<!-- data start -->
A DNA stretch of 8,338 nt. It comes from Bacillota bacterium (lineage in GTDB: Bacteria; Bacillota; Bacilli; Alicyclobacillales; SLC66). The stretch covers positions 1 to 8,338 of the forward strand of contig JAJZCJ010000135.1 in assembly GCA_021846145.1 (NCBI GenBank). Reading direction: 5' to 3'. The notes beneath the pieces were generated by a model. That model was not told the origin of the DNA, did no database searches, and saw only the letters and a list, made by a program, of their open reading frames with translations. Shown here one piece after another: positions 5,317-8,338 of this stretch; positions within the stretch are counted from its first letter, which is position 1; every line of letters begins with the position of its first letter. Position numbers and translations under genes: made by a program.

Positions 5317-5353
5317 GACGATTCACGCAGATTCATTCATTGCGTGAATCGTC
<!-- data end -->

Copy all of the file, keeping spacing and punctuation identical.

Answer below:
A DNA stretch of 8,338 nt. It comes from Bacillota bacterium (lineage in GTDB: Bacteria; Bacillota; Bacilli; Alicyclobacillales; SLC66). The stretch covers positions 1 to 8,338 of the forward strand of contig JAJZCJ010000135.1 in assembly GCA_021846145.1 (NCBI GenBank). Reading direction: 5' to 3'. The notes beneath the pieces were generated by a model. That model was not told the origin of the DNA, did no database searches, and saw only the letters and a list, made by a program, of their open reading frames with translations. Shown here one piece after another: positions 5,317-8,338 of this stretch; positions within the stretch are counted from its first letter, which is position 1; every line of letters begins with the position of its first letter. Position numbers and translations under genes: made by a program.

Positions 5317-5353
5317 GACGATTCACGCAGATTCATTCATTGCGTGAATCGTC